Burrs is a small, traditional-looking restaurant positioned away from the tourist-traps of the Island in one of Newport's back-streets. No sea view or historic ambience supplements the experience. Matt and Cat wandered in one evening after a late night at the salt mine, fearful that they might need a reservation. Luckily they didn't, and indeed at first they were the only customers.
The attentive waiter welcomed them and showed his guests to a cosy table at the back of the small dining room. As drinks, menus and the usual initial transactions were undertaken, Matt and Cat began to understand the important differences that set Burrs apart from other establishments. Burrs has rejected the doctrine of 'no-nonsense food' and offers a classy service in the traditional style that borders on the theatrical. Cat was invariably referred to as 'madame' (although she archly said she might have preferred 'mademoiselle'), and she always got the first service. The diners had the offer of having their coats taken - a rare experience these days, although once an invariable part of dining out. The whole performance was most enjoyable. If this is nonsense - bring it on.
It?s all over. The sun has resolutely taken off its hat, brushed it down and stashed it away until next year.
The summer of 2012, with its diamond jubilee, record-breaking rainfall, Olympics and Paralympics is a distant memory. Wenlock has closed his vast single eye and Mandeville?s name is tainted with the scandal of the late Sir Jimmy Savile?s association with his namesake hospital. Also consigned to the past is the day the Olympic torch came to the Isle of Wight.
Like most of the summer, the torch?s national tour was played out with a backdrop of typically British weather; yet the drizzle didn?t stop the crowds from gathering to see one of the eight thousand torches flicker through their neighbourhood. On the day the relay visited the Isle of Wight - passing through Yarmouth to East Cowes before you could say £11,000 pounds well-spent - Matt and Cat somehow missed the entire razzmatazz.
While hosts of their fellow Islanders were gawping ten-deep at joyous but sodden torchbearers, Matt and Cat were snug inside the dining room of Dandelion Café, enjoying the spectacular view of the heritage coast across Freshwater Bay and beyond.
Some people imagine that Matt and Cat are orderly souls; with a neatly-written list of candidate venues to review, fully researched and scheduled in their diaries at regular intervals.
The truth is so far removed from this cosy vision of administrative tidiness that, to be honest, M&C could probably collect the prize for the most chaotic and disorderly food reviewers on the Isle of Wight - if only they could organise themselves to do so.
Take today. When Cat finally woke from her slumbers at mid-morning o?clock, she was told by amnesiac Matt that they had a meeting. In fifteen minutes. Half an hour?s drive away. And he only knew this because his phone had reminded him with one of those nagging but essential beeps. Cat threw on some clothes and tugged a knitted beany hat over her knotted bedhair before driving her and Matt as fast as the speed limit would allow to their rendezvous at the Folly Inn, East Cowes.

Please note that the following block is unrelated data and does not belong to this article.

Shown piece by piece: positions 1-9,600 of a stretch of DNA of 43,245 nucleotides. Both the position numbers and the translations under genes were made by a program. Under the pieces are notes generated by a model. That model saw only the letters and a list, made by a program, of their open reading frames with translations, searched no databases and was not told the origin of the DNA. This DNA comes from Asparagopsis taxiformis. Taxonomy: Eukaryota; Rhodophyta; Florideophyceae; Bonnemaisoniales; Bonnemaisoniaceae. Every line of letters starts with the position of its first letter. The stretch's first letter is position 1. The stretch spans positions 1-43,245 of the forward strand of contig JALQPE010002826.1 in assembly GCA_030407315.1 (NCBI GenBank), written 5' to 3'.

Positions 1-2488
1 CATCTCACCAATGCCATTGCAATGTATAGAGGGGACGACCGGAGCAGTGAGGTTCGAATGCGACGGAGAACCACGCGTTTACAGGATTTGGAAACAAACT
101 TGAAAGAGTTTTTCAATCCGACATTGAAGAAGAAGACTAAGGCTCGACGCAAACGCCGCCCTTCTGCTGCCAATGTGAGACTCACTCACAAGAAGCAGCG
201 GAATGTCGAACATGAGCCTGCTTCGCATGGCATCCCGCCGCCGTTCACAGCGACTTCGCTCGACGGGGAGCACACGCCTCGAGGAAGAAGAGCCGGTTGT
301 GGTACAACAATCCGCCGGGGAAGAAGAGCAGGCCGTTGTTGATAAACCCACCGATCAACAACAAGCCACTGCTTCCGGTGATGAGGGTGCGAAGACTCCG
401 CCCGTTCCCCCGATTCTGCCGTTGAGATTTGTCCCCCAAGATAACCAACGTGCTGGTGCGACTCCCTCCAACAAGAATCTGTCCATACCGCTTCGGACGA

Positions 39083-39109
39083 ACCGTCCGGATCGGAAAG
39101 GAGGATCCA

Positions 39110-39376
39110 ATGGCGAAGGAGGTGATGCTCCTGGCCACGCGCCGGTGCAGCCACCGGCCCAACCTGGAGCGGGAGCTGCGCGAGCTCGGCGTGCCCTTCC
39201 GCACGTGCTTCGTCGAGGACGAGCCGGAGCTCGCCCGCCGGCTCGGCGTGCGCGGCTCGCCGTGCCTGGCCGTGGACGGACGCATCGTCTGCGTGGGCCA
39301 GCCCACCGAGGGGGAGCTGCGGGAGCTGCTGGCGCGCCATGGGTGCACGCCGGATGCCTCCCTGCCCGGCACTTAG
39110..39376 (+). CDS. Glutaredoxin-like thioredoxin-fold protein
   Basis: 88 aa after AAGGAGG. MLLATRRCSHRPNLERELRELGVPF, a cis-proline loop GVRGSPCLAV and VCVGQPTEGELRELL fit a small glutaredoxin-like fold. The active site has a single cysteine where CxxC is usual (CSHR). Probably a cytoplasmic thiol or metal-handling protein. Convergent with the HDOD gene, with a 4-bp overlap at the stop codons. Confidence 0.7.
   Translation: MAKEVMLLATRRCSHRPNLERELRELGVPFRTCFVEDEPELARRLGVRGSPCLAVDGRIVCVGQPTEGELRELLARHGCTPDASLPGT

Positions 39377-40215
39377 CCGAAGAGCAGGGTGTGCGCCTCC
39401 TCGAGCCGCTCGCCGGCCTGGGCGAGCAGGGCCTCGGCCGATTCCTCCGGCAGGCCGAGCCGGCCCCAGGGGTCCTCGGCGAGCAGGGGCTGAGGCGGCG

They had a pleasant morning catching up with an ex-colleague and Cat, who had not had time for breakfast, subsisted on a vast cup of coffee and all of the tiny complementary almond biscuits that she could snaffle. Their meeting over, M&C decided to visit Waitrose, as they were in the area, to buy some much sought after shelled pistachios. Then it was off to lunch. Or for Cat, her first meal of the day. And this, dear reader, is how they roll.
The Korean pop song Gangnam Style can rightfully boast the world record as the most liked video on YouTube - having been viewed on the video-sharing website over four hundred million eye-boggling times.
More importantly, Shanklin lays claim to being the nation's sunniest place. And zeroing in on what really matters, motorists passing through the tiny hamlet of Yarbridge, near Brading, will not have missed the banner with a proud claim from the Yarbridge Inn as it confidently dubs itself "The number one pub for excellent food in Yarbridge". There'll be no argument from Matt and Cat. It's the only pub in Yarbridge.
Reluctantly pushing semantics aside, Matt and Cat chose to visit the Yarbridge Inn based on a little pre-dinner research on Trip Advisor. The effusive reviews showed that this seemingly modest little pub has "incredible food, fantastic staff, great atmosphere." What's more, "the chef is a dream so everything we ordered was superb". Bold claims indeed. In order to dilute this potentially "incredible" dining experience, M&C went with some friends. Bouncing their car into the moonlit car park, they stood and listened to the passing Islandline train before entering the pub.
Matt and Cat love eating out in Cowes, but they always approach a new review in the town with a certain caution.
It seems that M&C?s style of leavening their articles with impertinence and occasional sarcasm is one that riles Cowes more than any other Island area. They welcome readers weighing in, but it seems as though Cowesians are just a little more trigger-happy with the green ink. Take Matt and Cat's 2011 review of the Little Gloster, for example, which resulted in peevish objections to the use of the words 'gurgler' and 'breathless'. Other Cowes reviews, now thankfully superseded and archived, raised hackles even further. Learned friends were consulted. Strongly-worded letters were despatched to M&C. Not that Matt and Cat pay any attention to that - and, to prove it, recently they were back in Cowes undeterred to venture boldly into what some could perceive as the heartland of trendy yachtiness, the impossibly chic new Moocow in Cross Street.